stars are actually far apart. The star nearest to the sun is more than 25 million million miles away from the sun. Some stars are yellow like the sun, while others glow blue or red. The colour of the star will depend upon how hot it is, rather like the colour of glowing ashes changing from white-hot to redhot to black, as they cool. Have you watched a dying fire's embers change colour? The colour of starlight changes because of changes in energy. Just as the sun appears to move across the sky during the day 30


(but, in fact, it is the earth which is moving), so also the stars appear to move across the sky at night. This movement comes from the spinning of the earth, not from that of the stars. The stars move, but their movement cannot be seen from the earth as they are too far away. Stars twinkle because starlight comes to us through moving layers of air that surround the earth. Have you looked through the smoke that moves above the flame of a candle? If you have, you would have noticed that anything that is seen through the moving smoke appears to be moving, too! Actually, it is the air between our eyes and that object which is moving, so we think the object itself is moving. It is exactly the same thing that happens when we see stars twinkle. Where do stars go during the day? Nowhere. TRey stay right where they are, only the sunlight is too bright for us to be able to see the stars. Shine a torch inside a room full of bright bulbs, and you would not be able to see the torchlight. Not until you turn all the lights off will the torchlight become visible. So the starlight becomes visible only when the sun is no longer shining bright in the sky. Do you not think a lot of what we 'see' is not really so? Stars seem to move and twinkle, but actually they do not. Stars seem to disappear during the day, in fact, they do not. Why, our eyes have stories to tell! Not only eyes.. .watch out!

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When we do see with our eyes, A flying saucer in the sky, Whence came it there, do we know? How does it come, where does it go?

What Is That I See Before Me? Have you been on the road on a hot, dry day? Did you, by any chance, see a pool of water just up ahead, which disappeared as soon as you came near it? If you did, you are not the only one to have seen such a sight. The sight of a welcome oasis 'just up ahead' has fooled many a weary traveller in the desert. This is called a mirage. The word comes from a Latin word, mirare meaning 'to look at'. You may look at something which may appear to be there, but no sooner do you get close to it, and poof! It disappears! Does that mean there is some magic going on? In fact, there is no magic at all. Have you learnt that light travels as rays? And that these rays travel in straight lines? But if the rays move through layers of air that are of different thickness (or density), the speed at which they move through the thinner layer is different from the speed at which they move through the thicker layer. A ray of light bends as it travels from a thinner layer to a thicker layer of air. On a hot and dry day, the hot air near the surface of the road bends (or refracts) light rays from the sky towards our eyes. If we happen to be travelling along the road, we see a part of the sky on the road in front of us. Had it not 32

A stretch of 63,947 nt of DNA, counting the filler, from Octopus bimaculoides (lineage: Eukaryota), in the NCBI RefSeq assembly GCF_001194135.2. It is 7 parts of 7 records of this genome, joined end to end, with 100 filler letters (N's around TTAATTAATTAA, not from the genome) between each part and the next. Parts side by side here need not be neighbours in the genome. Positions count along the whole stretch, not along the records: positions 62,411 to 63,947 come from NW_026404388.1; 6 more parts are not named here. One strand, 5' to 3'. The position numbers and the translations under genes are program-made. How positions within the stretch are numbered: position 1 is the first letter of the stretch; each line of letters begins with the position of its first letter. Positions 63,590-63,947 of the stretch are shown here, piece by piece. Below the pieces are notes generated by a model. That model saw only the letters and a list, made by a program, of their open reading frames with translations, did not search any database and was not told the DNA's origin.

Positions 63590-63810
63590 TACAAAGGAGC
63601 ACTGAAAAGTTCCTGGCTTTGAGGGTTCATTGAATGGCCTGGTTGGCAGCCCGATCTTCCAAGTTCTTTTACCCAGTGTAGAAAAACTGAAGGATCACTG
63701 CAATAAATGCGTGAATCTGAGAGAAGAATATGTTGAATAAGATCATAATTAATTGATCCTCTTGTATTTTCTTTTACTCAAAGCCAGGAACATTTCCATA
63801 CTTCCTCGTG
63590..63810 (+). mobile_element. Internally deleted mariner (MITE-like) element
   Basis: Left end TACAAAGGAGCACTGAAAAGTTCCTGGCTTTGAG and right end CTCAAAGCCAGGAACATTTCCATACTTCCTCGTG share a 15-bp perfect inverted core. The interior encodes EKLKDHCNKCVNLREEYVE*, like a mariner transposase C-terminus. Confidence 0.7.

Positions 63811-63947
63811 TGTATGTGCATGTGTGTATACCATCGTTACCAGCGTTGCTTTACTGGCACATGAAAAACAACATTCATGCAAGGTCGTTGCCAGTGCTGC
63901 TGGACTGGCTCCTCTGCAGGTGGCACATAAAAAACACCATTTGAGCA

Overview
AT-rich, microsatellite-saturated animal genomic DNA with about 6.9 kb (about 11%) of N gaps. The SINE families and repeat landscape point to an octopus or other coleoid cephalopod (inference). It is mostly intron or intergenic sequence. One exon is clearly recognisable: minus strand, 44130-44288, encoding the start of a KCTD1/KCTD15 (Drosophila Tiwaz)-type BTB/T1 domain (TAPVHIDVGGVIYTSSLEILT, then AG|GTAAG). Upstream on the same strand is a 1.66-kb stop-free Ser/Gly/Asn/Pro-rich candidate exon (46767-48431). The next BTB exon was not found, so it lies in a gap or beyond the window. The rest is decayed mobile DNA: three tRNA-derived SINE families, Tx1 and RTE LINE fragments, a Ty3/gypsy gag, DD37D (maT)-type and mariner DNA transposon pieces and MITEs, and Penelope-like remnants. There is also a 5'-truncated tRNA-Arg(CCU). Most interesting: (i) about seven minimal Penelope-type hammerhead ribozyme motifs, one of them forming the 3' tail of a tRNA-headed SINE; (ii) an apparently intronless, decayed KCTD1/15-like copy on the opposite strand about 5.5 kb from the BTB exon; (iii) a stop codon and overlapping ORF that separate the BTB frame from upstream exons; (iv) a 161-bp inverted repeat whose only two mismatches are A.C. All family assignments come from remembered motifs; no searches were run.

been for the bending of the light rays, we would not have been able to see this! Sometimes, the resulting image includes part of a cloud. So we see what looks like a distant lake. It is not actual, it only appears so. Can we photograph a mirage? Yes, because light rays make up a mirage, they can be photographed. Trees are sometimes seen upside down, as they look in a pool of water. This is because the

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layers of air of different density bend the light rays—coming down from the treetop—upward again. This happens along our line of vision, and our eyes automatically trace the ray back to a virtual (not real) image, and we actually see the top of the tree which lies beneath the horizon. In fact, it has happened to sailors at sea that they cannot see a distant ship because of hot air layers, but they do 'see' the ship in the sky, upside down! The ancient people knew about mirages, but the concept remained scientifically unexplained until the late eighteenth century. Gaspard Monge travelled on Napoleon's expedition to Egypt in 1798, and he saw such images. He soon realized that the bending of light waves in the atmosphere caused them. Today, there are scientists who believe that 'flying saucers' are, in fact, nothing but mirages. What we are saying is that you may see something which may 34